By Myra Rice
Lynette Latham McDougald, business manager for the University Florist and horticulture instructor at Mississippi State University, has established a career as lively as the masterpieces she creates.
Born in Eupora, McDougald is no stranger to rustic southern living. She said she remembers loving the outdoors and working with flowers from an early age.
“I lived in Eupora for 18 years, and I liked playing outside,” she said.
McDougald said she can recall growing flowers with her uncle as a little girl.
“My uncle had a nursery in Eupora 30 miles from here, and by the time I graduated high school, I was running the nursery,” McDougald said.
Her passion and love for flowers does not start and stop with her childhood. A passion for flowers has been passed down from generation to generation.
“My grandmother did flowers, so I’ve just been around it,” she said.
McDougald said she remembers being a tomboy as a little girl and was not afraid to get her hands dirty.
“Floral design girls are tomboys who deal with dirty work and it is not all fluff. You got to be a little tough,” McDougald said.
Given her early start in plants, McDougald continued her passion for horticulture while attending Mississippi State University.
“I came to State as a sophomore in 1977 as an accounting major. I took business law and hated it,” McDougald said.
“My father didn’t like the idea, so I quietly changed my major to horticulture.”
McDougald’s hidden love for plants would soon be seen by the world. Her talent took her more than 300 miles away to New York City.
“I helped to buy flowers for the fourth season of ‘The Sopranos’ and worked on a team of floral designers at the Rockefeller Center in New York with over 3,000 celebrities in attendance. It was the big one,” McDougald said.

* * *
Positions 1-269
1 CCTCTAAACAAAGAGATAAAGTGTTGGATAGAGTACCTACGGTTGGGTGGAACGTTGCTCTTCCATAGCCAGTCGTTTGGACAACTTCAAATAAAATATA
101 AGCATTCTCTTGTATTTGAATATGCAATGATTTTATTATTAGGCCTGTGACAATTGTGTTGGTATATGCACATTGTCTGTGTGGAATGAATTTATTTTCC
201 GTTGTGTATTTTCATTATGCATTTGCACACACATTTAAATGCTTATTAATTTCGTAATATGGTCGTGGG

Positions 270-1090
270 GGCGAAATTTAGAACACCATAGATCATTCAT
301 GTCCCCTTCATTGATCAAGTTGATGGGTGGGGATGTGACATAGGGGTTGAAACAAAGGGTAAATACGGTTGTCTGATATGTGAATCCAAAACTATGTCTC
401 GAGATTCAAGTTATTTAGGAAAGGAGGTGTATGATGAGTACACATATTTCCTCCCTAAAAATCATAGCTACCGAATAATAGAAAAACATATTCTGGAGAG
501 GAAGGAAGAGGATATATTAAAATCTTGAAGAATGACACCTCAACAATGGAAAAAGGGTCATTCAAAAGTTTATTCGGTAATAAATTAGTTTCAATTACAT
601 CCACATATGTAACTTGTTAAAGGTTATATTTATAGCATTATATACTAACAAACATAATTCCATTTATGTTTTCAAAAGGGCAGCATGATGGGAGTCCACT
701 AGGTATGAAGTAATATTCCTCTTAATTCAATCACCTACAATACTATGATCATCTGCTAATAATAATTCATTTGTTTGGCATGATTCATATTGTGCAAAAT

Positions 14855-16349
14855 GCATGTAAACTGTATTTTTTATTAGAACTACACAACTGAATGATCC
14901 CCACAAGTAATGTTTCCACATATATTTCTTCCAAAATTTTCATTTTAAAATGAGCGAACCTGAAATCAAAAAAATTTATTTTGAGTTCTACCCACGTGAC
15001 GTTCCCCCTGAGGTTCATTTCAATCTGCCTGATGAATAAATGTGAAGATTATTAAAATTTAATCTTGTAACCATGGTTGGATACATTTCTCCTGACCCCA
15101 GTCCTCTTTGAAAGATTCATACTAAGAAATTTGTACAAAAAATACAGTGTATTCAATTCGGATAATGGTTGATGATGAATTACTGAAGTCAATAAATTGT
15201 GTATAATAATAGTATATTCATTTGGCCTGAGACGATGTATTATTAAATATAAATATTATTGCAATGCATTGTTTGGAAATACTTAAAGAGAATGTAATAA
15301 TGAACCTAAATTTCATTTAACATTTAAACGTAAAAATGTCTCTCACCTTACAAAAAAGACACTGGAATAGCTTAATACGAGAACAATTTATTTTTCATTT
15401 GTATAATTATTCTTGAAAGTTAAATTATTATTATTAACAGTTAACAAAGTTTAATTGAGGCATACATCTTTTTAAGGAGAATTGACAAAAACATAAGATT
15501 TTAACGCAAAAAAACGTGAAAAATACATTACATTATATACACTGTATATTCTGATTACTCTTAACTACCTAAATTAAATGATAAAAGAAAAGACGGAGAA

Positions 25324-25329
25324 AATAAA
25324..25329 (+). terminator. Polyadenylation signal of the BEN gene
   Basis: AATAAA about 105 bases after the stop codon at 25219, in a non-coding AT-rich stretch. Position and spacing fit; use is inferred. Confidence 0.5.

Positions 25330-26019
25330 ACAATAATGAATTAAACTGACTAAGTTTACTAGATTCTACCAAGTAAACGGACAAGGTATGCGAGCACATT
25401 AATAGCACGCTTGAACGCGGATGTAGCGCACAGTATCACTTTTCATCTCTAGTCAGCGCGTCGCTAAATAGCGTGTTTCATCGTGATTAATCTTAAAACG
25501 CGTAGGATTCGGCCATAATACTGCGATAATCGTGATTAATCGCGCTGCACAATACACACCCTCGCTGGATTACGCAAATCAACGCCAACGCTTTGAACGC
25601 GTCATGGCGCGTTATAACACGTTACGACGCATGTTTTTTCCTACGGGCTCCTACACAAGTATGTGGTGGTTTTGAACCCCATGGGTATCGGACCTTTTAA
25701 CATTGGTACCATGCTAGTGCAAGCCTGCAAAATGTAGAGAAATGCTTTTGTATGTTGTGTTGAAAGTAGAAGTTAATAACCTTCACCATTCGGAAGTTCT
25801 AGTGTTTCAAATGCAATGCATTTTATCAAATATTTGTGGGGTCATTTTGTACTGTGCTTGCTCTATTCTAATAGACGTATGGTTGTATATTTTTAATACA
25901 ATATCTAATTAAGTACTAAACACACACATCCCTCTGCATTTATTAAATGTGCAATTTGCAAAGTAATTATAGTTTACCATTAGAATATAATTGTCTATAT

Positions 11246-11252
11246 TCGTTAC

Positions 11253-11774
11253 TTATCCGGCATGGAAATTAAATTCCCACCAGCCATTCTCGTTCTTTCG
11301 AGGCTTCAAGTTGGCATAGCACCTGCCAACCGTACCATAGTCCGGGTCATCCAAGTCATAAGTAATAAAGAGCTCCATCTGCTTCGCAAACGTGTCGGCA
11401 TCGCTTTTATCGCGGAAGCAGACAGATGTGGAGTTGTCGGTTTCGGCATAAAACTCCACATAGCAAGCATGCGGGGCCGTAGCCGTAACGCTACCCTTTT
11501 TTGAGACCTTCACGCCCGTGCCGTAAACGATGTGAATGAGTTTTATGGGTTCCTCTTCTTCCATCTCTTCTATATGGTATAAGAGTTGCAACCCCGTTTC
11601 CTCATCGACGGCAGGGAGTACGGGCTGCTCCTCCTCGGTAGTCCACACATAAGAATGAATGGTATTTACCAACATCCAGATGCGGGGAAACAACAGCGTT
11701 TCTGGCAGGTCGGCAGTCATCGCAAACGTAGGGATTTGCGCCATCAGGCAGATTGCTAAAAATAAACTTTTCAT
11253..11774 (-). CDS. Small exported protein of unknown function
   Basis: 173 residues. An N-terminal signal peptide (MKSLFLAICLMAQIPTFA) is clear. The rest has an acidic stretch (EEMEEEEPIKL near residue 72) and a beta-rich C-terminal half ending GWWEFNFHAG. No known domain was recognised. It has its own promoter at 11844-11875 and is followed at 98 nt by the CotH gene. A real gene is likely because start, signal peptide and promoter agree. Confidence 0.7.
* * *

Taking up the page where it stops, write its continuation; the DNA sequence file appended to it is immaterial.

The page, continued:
McDougald is no stranger to hard work, and her position at MSU reflects just that. The floral shop is a priority to McDougald from the start of her day.
“My day starts by looking at the fresh flower market. I have to hit those things quick and get up and see what is happening,” McDougald said.
Jim DelPrince, who has worked as a professor in the Department of Plant and Soil Sciences at MSU for 22 years, said he sees McDougald as nothing short of successful.
“I have known Lynette since the mid-1990s. She was an excellent student in my class and knew all her plant material,” he said.
DelPrince said he not only sees McDougald as a memorable student but also as a memorable friend.
“Lynette is a friend who is talented, very talented,” DelPrince said.
Kailie Dunlap, senior horticulture floral management and business major, said McDougald is serious about her job, yet fun-loving.
“She is very fun and has her own way of doing things. We go by what she says,” Dunlap said.
Dunlap said McDougald possesses a motherly and caring nature with her students.
“Ms. Lynette is like my second mom. She actually cares about her students and their personal lives. She wants to see us succeed,” Dunlap said.
McDougald said she takes her job at MSU seriously and wants her student workers to be equipped for the seriousness of the job.
“I tell my students I’m like E.F. Hutton. When I talk, everyone needs to listen. I watch everything they do because we cannot fail,” McDougald said.